1616467514 977 Airbus and Rolls Royce take the first steps towards 100 sustainable - Airbus and Rolls-Royce take the first steps towards 100% sustainable fuel flights - L'Usine Nouvelle

But CO2 is not the only rejection in the crosshairs. “In previous research campaigns, we have already been able to demonstrate the potential for reducing the soot generated by switching from 30% to 50% of alternative fuel blends, and we hope that this new campaign will confirm that this potential is even greater. important“, details in the press release Patrick Le Clercq, within the DLR.”Additional measurements and analyzes for the characterization of particulate emissions during ground testing will be provided by the UK University of Manchester and the National Research Council of Canada“, specify the persons in charge of the project.

Good use of gaskets

Above all, the study launched by Airbus and its associates aims to assess the effect of sustainable fuels on aircraft performance. In other words, ensure that it is possible to exceed the current incorporation rate of 50%, or even reach 100%, paving the way for a greater democratization of their use. Because the behavior of these fuels differs from that of conventional kerosene. “We must ensure the good behavior of these fuels in the aircraft distribution system, in particular related to their lubricity.“, recently explained to L’Usine Nouvelle Steven le Moing, responsible for sustainable fuels at Airbus.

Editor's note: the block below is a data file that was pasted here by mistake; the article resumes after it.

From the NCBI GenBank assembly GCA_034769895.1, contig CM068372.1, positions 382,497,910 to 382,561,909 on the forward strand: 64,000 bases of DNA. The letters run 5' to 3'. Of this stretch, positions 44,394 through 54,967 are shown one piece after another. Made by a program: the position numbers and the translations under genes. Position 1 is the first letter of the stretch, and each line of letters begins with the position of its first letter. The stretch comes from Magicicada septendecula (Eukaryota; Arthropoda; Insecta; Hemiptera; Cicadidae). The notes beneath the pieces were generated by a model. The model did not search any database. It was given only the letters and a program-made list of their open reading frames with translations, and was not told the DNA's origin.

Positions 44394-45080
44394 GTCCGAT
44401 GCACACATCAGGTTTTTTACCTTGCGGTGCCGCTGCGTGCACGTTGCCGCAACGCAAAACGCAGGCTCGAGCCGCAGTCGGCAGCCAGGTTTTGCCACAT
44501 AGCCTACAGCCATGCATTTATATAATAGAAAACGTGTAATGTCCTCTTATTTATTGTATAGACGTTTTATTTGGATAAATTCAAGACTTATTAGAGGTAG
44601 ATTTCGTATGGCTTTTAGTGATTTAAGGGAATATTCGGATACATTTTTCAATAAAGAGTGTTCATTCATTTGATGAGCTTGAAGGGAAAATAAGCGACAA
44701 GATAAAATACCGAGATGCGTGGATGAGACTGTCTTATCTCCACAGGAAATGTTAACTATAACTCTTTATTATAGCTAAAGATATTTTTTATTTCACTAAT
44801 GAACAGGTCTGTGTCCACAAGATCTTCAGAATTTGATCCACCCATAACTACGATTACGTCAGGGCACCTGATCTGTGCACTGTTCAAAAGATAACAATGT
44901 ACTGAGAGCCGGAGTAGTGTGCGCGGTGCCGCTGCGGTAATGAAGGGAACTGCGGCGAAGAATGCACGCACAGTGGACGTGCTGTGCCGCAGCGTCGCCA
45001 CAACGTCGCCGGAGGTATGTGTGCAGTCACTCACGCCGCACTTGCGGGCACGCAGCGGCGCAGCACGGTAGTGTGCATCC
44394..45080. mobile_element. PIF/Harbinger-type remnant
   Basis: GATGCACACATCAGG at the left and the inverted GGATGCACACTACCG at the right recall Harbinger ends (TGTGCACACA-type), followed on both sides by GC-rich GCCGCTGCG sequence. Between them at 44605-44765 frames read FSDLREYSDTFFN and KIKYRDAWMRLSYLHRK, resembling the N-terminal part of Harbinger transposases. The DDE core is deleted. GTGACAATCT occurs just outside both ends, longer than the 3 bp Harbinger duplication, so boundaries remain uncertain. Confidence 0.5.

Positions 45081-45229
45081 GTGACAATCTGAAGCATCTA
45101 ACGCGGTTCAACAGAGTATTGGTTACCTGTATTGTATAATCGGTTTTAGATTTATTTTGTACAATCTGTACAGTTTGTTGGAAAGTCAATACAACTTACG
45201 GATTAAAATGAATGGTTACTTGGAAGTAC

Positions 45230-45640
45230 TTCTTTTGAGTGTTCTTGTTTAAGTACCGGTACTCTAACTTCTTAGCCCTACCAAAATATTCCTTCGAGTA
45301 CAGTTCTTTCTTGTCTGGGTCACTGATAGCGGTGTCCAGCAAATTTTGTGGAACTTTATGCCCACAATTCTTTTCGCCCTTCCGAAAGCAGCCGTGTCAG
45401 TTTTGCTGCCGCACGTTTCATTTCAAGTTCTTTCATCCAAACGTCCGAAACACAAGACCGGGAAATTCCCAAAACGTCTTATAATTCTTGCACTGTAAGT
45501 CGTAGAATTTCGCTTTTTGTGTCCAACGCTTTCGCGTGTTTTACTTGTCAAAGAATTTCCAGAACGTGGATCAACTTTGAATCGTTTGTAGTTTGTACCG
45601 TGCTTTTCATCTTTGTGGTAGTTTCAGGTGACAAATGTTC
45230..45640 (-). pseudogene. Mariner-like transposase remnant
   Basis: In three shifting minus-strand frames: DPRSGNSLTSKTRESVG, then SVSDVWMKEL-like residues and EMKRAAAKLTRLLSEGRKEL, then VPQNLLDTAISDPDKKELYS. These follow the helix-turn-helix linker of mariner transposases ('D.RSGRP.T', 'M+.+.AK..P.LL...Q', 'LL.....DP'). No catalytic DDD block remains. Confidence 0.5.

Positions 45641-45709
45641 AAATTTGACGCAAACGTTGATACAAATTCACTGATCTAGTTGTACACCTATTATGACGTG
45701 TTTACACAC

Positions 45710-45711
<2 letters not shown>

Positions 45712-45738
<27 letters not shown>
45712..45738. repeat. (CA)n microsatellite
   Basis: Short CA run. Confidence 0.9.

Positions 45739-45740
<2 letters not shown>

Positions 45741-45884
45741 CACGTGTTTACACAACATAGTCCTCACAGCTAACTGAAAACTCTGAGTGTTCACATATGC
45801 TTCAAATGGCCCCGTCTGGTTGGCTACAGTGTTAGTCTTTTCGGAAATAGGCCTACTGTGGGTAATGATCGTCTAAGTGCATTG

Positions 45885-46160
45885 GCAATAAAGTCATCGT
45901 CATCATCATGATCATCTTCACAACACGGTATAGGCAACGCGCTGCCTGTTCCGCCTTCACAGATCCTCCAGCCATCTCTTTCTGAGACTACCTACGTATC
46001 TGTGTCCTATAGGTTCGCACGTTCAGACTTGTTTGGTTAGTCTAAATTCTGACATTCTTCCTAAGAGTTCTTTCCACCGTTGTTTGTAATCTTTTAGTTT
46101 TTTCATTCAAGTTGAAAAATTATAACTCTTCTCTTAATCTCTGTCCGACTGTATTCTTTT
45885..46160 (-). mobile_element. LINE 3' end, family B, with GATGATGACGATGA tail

Make sure that sustainable fuels burn the same way as kerosene, explained Nicolas Jeuland, fuel expert at Safran. However, some may have poorer evaporation and cause engine ignition problems. Other questions arise, such as the combustion temperature, for example, which can have an impact on the formation of NOx or the mechanical strength of the combustion chambers. Do they allow good combustion stability to be maintained? Do they have an impact on polluting emissions?“Another point of vigilance: the absence of aromatic rings – a specific arrangement of carbon chains – in these fuels, present in kerosene, tends to reduce the tightness of the joints. Hence the need to develop new ones. elastomers.

Industry advocates the global method

While the new study will undoubtedly provide a better understanding of the use of sustainable aviation fuel, many obstacles still loom on the horizon. First, that of the availability of sources of raw materials, by limiting competition with food needs. “The rise of biofuels will be linked to the sum of local solutions that will succeed in implementing the right resources and the right channels, in each region of the world, in each country.“, for Nicolas Jeuland. In addition, infrastructure will have to be created to transport these fuels, the price of which – between 3 and 10 times higher than kerosene – further limits deployment.

These are all difficulties that push manufacturers to call for support measures, on a European or global scale. Measures which, once put in place, could trigger a virtuous circle of productive investments. “The International Civil Aviation Organization (ICAO) needs to be involved in the democratization of sustainable fuels to avoid fragmentation of recommendations and to avoid market distortions between airlines., according to Steven le Moing. A comprehensive approach is absolutely necessary.“The real take-off of sustainable fuels may take time.